Roach invaders, flea problems and bed bug bites can leave you at wits’ end.

When you need a pest control product that’s going to work day and night in even the hardest-to-reach areas to eliminate all of these bugs and more, you need insecticide dust.

Of the different dusts available, only one checks every box for super-effective and safe pest control: CimeXa insecticide dust.

By the end of this article, you’ll know everything you need to make your pest problems a thing of the past using CimeXa dust.

Remember, when using insecticides, the label is the law—read and follow the instructions carefully, not only for your own safety, but to make sure each treatment is as effective as possible.

All About Dusting for Insects

A Bed Bug with insecticide dust on its body, a cockroach approaching from the background

So What’s in a Bug Dust?

At a basic level, an insecticide dust is a fine powder that, whether by touch or after ingestion, will kill the bugs that get too close.

Insect dusts work against any bugs that rely on waxy or oily outer coatings to retain moisture. Most dusts are desiccants, so their tiny abrasive particles break down that protective coating and leave the insect to die of dehydration. Since there’s no poison component, cockroaches and fleas can’t develop resistance to the dust.

Dusts are great for dealing with infestations large and small. You get to treat right inside the insects’ hiding places, like wall voids, carpeting, furniture and tiny cracks and crevices. As long as they’re dry, these products are fantastic long-term residual powders.

Insecticide Dust Kills a Variety of Insects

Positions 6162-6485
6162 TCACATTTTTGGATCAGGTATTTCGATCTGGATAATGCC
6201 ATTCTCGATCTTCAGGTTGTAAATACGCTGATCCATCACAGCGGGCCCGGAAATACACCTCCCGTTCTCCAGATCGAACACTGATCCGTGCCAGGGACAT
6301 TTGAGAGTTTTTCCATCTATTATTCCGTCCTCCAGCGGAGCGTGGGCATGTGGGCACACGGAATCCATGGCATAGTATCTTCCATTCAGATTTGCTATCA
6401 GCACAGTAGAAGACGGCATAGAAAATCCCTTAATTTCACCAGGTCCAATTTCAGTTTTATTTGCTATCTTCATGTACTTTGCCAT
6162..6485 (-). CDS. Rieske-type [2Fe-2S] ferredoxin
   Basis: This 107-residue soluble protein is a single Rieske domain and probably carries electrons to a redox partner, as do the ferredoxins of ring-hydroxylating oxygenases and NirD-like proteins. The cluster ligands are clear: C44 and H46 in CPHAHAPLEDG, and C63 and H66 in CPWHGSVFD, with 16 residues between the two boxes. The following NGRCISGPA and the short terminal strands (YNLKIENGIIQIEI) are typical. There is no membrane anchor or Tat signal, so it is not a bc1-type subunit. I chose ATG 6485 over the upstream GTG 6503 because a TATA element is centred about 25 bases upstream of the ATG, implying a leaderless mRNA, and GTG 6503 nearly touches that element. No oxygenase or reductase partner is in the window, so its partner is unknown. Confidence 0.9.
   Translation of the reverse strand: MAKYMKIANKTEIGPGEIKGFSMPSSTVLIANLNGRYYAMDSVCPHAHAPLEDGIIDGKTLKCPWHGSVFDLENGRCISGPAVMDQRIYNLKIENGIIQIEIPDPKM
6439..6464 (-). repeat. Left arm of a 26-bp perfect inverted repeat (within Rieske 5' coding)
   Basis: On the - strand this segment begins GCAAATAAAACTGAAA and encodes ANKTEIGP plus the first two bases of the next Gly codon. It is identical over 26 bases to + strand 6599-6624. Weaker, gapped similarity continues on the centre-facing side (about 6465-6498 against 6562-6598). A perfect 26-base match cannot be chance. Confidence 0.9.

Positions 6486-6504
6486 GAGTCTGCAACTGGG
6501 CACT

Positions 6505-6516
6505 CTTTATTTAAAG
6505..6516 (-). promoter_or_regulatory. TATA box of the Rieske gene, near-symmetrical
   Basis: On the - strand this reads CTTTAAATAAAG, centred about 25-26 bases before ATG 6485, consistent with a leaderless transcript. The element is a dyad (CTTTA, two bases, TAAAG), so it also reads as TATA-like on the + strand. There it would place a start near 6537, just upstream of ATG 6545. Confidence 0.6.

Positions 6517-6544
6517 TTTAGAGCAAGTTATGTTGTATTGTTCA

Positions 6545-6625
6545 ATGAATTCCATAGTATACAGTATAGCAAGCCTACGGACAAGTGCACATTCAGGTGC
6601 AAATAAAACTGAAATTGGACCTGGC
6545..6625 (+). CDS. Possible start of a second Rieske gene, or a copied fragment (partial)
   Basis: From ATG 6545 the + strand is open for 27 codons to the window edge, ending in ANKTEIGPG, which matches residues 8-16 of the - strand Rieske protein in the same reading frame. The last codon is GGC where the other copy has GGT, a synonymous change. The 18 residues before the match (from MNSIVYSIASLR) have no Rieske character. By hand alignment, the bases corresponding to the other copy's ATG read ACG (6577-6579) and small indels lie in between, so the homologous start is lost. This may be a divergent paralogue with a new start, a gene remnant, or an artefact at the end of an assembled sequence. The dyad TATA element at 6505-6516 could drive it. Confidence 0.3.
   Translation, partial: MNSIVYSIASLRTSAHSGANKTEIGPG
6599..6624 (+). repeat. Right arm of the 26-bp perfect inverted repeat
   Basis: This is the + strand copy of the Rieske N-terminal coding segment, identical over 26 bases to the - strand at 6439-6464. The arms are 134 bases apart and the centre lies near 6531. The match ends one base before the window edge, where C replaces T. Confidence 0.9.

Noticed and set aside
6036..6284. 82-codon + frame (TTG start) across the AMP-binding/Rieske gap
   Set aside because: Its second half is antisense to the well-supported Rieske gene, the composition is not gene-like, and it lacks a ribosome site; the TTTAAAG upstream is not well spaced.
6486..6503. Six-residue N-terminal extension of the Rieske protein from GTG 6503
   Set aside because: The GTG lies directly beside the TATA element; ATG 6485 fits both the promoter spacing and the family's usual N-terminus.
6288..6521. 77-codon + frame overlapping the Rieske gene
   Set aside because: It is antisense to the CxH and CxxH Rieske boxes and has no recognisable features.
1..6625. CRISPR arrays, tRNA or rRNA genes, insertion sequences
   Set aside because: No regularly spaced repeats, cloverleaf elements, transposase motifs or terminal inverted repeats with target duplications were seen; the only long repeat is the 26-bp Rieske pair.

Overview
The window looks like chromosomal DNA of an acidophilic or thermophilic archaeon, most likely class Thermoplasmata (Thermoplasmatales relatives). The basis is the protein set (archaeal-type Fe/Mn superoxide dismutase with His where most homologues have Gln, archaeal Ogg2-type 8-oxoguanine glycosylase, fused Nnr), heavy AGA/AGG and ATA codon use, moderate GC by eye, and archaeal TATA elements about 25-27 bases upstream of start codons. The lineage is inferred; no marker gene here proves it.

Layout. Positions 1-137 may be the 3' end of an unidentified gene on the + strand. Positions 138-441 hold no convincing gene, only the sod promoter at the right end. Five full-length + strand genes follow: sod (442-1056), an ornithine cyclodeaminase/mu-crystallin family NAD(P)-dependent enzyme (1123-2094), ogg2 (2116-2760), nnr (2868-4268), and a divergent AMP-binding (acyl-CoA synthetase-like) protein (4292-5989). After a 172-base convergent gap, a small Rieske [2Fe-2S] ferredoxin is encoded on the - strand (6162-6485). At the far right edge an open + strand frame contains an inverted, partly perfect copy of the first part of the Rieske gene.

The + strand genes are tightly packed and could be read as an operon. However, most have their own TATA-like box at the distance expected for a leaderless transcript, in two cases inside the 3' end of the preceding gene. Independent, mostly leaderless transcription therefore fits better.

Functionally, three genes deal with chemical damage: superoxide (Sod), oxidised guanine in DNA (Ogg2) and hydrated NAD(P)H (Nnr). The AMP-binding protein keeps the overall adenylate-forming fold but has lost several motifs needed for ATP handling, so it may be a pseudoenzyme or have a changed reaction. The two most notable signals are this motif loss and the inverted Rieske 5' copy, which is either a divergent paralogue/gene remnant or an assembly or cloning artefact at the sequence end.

Insecticide dusts work on more than just cockroaches. People use dusts to eliminate a wide variety of household pests, from fleas and ticks to carpet beetles and the dreaded bed bugs.

We’ve previously covered the benefits of powerful roach powders. We’ve even created a step-by-step Roach-Free Recipe for killing cockroaches with CimeXa.

Comparing the Different Dusts

Most insecticide dusts are pretty similar. You apply them with a handheld bellow or bulb duster—tools that feature a squeezable container and a nozzle that gives you some control over the spray.

A fine, almost invisible layer of dust is enough to kill bed bugs and other insects. If you can see a noticeable coating, it might scare the bugs away.

One key difference between dusts is their mode of pest control.

While most dusts are desiccants, some are poisonous. For example, boric acid kills roaches and carpet beetles by poisoning the insects. However, that means it has to be eaten, so it’s a little trickier to get bugs to bite (meaning that you have to mix it into a bait).

Others, like Delta Dust, contain a pyrethroid—a common chemical insecticide. However, certain insects have been able to build resistance to pyrethroids.

Here’s What Makes CimeXa Special

Illustration of CimeXa's mode of action - tiny sponges that soak up roaches' waxy protective layer
Silica gel: A bug dust that absorbs protective oils like a sponge

First thing’s first: What is CimeXa?

CimeXa is an amorphous silica gel desiccant dust (ASG dust)—a fine powder made from silicon dioxide, an extremely common natural compound.

The nearly-weightless silica particles float through the air, settling slowly onto every surface they touch. They’re statically charged, which lets them attach especially well to insects.

Like other dusts, CimeXa powder removes a bug’s oily protective coating. However, unlike others, silica works in a special way: it absorbs the oil, sort of like a sponge. While most dusts do nothing more than remove the coating, CimeXa also absorbs moisture from the bug’s body, along with its layer of oil. It speeds up the process.

That’s only one reason CimeXa is better than other insecticide dusts…

Fun fact: (Silica gel is the stuff that comes in little packets in electronics packaging to keep the components dry.)

Is CimeXa Toxic?

You might’ve heard that diatomaceous earth (DE) is also made from silica. What you might not know is that DE comes with potential health risks, including permanent lung damage. CimeXa, on the other hand, is considered safe to handle and use.

Like all insecticidal dusts, it shouldn’t be inhaled, shouldn’t be used around food or on any surface that comes into contact with food, and should be kept away from children and pets. But compared to most other dusts, CimeXa has very low toxicity.